The Czech National Bank is in no rush to tighten policy but may start raising interest rates in the second half of the year, when more information about the domestic economy and the COVID-19 pandemic will be available, Vice-Governor Tomas Nidetzky said on Monday.
The Czech central bank may become the first in the EU to tighten monetary policy as the domestic economy has shown resilience, mainly driven by the export-focused manufacturing industry and parts of the services sector not closed by the government’s anti-epidemic restrictions.
The central bank slashed the main two-week repo rate by 200 basis points to 0.25% last spring to prop up an economy hit by the initial wave of the coronavirus outbreak.
At the last monetary policy meeting on Feb. 4, the central bank forecast three hikes by the year’s end but the bank’s board said longer-than-expected lockdowns amid the coronavirus pandemic could reduce the need to hike rates.
Nidetzky said that fundamentally nothing has changed in the past month.
“I see rate stability in the first half, I don’t see any urgency to act. That has to do with timing, with the risk of premature tightening of monetary conditions, which is bigger for me than some risk of a delay,” he said.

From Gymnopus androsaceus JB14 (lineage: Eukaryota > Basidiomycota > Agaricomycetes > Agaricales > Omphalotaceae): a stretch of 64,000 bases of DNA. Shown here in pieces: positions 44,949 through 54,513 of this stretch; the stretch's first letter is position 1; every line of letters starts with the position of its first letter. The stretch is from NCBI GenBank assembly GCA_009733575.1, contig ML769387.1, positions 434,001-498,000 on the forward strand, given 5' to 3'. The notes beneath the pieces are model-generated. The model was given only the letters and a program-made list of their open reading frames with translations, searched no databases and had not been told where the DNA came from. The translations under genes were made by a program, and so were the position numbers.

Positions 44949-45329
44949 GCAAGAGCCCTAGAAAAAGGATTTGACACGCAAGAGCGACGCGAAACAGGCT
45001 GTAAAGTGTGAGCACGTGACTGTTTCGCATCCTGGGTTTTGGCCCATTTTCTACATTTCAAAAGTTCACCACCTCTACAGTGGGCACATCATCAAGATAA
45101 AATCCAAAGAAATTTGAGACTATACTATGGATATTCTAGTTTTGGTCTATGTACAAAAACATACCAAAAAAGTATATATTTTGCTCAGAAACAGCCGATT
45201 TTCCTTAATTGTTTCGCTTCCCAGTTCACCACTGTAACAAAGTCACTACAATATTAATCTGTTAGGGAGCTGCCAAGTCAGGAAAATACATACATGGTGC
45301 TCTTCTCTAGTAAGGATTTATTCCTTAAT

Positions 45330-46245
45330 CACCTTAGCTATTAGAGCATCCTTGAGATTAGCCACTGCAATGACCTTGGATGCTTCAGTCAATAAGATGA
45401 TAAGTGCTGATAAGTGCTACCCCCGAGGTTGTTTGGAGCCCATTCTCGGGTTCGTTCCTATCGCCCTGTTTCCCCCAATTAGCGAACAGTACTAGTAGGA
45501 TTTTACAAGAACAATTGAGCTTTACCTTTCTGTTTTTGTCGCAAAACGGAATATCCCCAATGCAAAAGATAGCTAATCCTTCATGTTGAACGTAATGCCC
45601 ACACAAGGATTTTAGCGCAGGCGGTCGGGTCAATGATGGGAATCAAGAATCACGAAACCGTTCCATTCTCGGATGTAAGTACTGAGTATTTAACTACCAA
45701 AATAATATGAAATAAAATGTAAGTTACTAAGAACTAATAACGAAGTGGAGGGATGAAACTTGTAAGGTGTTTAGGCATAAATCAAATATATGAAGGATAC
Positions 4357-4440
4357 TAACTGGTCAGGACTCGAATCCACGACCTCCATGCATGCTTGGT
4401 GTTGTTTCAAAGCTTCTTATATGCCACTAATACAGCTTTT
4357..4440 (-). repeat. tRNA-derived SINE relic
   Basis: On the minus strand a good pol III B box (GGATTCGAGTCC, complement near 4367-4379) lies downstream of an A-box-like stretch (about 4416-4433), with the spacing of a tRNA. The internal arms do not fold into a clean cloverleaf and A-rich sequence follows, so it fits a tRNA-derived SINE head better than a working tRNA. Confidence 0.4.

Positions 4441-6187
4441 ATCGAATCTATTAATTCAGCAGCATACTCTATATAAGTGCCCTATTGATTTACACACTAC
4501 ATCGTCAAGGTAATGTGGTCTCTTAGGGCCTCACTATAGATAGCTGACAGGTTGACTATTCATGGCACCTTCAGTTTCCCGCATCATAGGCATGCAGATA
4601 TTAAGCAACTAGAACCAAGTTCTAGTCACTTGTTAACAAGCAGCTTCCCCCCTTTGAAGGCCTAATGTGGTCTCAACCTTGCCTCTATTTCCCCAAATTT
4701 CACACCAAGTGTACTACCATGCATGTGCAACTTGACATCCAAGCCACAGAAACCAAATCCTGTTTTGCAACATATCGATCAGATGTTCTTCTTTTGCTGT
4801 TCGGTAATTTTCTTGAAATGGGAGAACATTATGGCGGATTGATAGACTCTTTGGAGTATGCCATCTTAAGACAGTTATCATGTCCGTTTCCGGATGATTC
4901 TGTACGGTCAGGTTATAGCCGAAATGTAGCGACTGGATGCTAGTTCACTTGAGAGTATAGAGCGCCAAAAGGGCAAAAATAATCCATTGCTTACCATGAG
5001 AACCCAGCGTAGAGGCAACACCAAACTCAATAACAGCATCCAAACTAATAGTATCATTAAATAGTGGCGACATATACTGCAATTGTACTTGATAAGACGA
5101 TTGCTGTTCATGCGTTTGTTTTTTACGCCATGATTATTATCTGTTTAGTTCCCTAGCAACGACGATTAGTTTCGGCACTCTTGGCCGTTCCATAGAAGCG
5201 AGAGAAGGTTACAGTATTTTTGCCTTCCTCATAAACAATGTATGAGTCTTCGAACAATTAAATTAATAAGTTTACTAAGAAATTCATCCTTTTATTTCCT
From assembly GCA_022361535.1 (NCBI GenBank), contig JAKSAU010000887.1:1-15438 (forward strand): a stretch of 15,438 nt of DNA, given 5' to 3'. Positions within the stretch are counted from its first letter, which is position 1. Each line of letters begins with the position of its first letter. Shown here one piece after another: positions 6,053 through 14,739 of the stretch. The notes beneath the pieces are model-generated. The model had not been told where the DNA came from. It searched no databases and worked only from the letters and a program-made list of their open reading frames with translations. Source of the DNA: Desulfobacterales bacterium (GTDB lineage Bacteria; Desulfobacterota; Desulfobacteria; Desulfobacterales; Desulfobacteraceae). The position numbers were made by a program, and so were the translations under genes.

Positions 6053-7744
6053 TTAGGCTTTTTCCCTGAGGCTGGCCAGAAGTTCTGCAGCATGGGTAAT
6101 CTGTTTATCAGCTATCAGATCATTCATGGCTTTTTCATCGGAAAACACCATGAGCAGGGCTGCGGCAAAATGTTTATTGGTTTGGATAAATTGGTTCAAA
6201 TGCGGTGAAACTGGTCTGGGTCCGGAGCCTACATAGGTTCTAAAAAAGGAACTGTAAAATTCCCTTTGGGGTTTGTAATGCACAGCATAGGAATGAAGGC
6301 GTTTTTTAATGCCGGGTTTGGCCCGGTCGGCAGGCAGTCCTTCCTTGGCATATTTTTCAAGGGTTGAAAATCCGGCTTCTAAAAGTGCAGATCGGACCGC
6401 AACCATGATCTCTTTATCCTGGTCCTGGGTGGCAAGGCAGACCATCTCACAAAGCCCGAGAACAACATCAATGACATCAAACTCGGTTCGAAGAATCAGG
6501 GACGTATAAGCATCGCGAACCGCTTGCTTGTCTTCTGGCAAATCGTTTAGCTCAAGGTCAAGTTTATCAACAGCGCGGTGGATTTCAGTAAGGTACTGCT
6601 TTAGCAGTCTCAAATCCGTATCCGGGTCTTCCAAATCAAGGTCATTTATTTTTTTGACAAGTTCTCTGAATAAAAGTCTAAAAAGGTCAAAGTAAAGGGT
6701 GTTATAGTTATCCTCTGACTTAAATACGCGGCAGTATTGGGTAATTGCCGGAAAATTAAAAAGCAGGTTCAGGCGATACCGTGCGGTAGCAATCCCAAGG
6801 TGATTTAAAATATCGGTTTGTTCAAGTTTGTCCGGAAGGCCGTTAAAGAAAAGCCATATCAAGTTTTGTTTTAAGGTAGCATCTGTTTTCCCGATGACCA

“If economic results are in line with forecast, then we would be ready and tuned for rates adjustment (after the middle of the year),” he said.
The domestic economy has been doing surprisingly well, and given the nature of the shock there was a fair chance that it would revive fast once that burden was removed, Nidetzky said.
Annual inflation eased to 2.1% in February, its slowest pace since December 2018, while the gross domestic product grew by 0.6% quarter-on-quarter in the last quarter of 2020. Still, for the whole of last year, the Czech economy fell by a record 5.6%.
Together with the signs of economic revival, the crown has been mostly strengthening this year, beating the central bank’s forecast, and raising the question of whether the currency rather than interest rates could deliver the desired monetary tightening.
Nidetzky was sceptical about such a prospect.
“I don’t really think that the crown would do the job for us, that it would strengthen so much that we would not have to make some steps,” he said.